Who are the Indianettes? Disney World apologizes after ‘racist’ routine by high school team
Theme park forced to issue an apology after March 15 performance borrowing from Native culture
Disney World Orlando was forced to issue an apology on March 16, after footage of a "racist" performance by a high school group at its park the day before. A now-viral video shows the group, knowns as the Indianettes, performing at the theme park with a routine "borrowed" from Native culture. After widespread condemnation, including from one tribal attorney, Disney was forced to distance itself from the Indianettes' performance.
The scandal is just the latest to hit Disney in March. On March 9, a letter from employees claimed corporate executives demand cuts to "nearly every moment of overtly gay affection" at Pixar. That came as CEO Bob Chapek was widely criticized for not condemning Florida's 'Don't Say Gay' bill. Chapek eventually came out against the bill, but only after it was reported he met with Governor Ron DeSantis, and reports Disney has been funding the GOP.
Chapek has claimed the company is committed to being more diverse and inclusive, but the scandals say otherwise. As if things couldn't get worse for Chapek and Disney, the Orlando theme park was caught up in the storm around the Indianette's performance.
Who are The Indianettes?
The all-women squad comes from the Port Neches-Groves High School, in Port Neches, Texas. The drill team has not only adopted the nickname 'The Indianettes' but also incorporated several aspects of Native American culture into its uniform. That includes the Native American war bonnets, commonly known as headdresses. Reportedly, Disney banned the use of those bonnets during their performance in Orlando, but for many, that didn't go far enough.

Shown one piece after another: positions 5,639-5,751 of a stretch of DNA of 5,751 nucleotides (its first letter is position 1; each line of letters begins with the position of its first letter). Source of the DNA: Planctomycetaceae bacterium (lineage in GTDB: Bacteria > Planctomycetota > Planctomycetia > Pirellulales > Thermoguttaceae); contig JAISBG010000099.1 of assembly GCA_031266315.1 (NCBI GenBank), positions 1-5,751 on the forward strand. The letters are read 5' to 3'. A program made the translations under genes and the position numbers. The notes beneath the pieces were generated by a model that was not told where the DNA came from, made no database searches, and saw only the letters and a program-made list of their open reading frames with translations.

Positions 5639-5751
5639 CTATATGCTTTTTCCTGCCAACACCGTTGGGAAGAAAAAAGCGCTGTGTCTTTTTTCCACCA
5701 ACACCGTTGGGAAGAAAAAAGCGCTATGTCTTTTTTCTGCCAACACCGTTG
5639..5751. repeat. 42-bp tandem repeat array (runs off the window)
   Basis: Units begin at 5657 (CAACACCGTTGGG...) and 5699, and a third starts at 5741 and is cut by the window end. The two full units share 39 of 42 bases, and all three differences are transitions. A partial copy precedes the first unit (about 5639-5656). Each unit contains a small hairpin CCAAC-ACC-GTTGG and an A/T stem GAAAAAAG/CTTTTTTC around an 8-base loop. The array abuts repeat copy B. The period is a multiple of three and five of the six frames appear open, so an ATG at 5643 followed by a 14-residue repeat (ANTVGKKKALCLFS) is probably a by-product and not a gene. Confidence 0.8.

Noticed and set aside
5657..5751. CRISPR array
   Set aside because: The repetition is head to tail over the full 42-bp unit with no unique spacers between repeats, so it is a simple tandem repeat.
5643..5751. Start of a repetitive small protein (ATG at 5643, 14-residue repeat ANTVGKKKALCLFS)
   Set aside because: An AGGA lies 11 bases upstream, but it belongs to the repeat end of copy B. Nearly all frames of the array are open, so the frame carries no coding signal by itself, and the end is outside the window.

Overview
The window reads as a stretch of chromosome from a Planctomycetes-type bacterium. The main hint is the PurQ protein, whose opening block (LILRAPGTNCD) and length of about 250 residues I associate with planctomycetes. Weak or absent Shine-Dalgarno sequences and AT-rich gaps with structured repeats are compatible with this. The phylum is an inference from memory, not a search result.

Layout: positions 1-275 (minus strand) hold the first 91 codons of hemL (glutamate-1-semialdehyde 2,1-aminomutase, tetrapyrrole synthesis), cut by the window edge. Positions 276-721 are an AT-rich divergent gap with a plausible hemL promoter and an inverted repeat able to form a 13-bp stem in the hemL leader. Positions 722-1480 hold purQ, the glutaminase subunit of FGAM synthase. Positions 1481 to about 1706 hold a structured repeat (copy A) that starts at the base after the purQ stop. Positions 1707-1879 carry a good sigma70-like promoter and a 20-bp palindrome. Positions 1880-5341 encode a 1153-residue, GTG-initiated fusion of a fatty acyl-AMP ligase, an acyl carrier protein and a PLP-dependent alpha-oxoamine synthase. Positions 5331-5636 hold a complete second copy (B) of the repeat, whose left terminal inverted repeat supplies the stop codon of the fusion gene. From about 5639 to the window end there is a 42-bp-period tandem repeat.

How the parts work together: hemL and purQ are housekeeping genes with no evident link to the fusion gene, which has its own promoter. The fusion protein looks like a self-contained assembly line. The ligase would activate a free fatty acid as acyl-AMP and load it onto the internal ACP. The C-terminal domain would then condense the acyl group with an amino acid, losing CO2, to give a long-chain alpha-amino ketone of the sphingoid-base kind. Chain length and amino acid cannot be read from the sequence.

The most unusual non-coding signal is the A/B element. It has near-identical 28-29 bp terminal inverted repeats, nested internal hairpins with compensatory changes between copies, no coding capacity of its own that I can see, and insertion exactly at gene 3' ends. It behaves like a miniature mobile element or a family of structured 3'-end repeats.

12 News Now reported that the school has also adopted other aspects of the Native American culture, including calling its football stadium 'The Reservation' and the yearbook as 'The War Whoop'. Since 1925, the school has also used an Indian as its mascot. PNG Assistant Superintendent Julie Gauthier noted that the group had performed several times at Disney World in the past, without issue.
However, it appeared that this time, the performance was extremely offensive to many attendees. Not only were the performers seen in purple dresses with fringes, adopting traditional Native American styles, but they also performed to a song with the lyrics "Scalp 'em, Indians, scalp 'em." The performance also included drum beats and moves co-opted from Native American culture, as seen in this video shared by Ojibwe tribal attorney Tara Houska.
Cuz a bunch of kids in fringe chanting “scalp ‘em Indians, scalp ‘em” is honor, right?— tara houska ᔖᐳᐌᑴ (@zhaabowekwe) March 18, 2022
And any Natives who attend @pngisd should prolly just accept their classmates dehumanizing them cuz “tradition”, right?
Shame on @DisneyParks hosting this. Nostalgic racism is RACISM. pic.twitter.com/ELsJHRgJlw
'We regret it took place'
Houska was one of the many people to condemn the routine, as videos went viral almost overnight. In response, the school took down all its social media profiles but has not yet apologized for the performance. It did, however, send the audition tape that it sent to Disney to 12 News Now, where the Indianettes could not be seen. Reportedly, the tape only featured the band, of which only the drum majors were wearing headdresses.
In contrast, Disney was quick to distance itself from The Indianettes. In a statement to Deadline, the company said, "the live performance in our park did not reflect our core values, and we regret it took place. It was not consistent with the audition tape the school provided and we have immediately put measures in place so this is not repeated." However, that statement has done little to calm the storm.
"Disney knew that this team is calling itself the Indianettes," slammed Houska in comments to 12 News Now. The criticism has also continued to mount online, giving the company more reasons to worry. So far Chapek has not weighed in on the controversy, but it may only be a matter of time before he is forced to.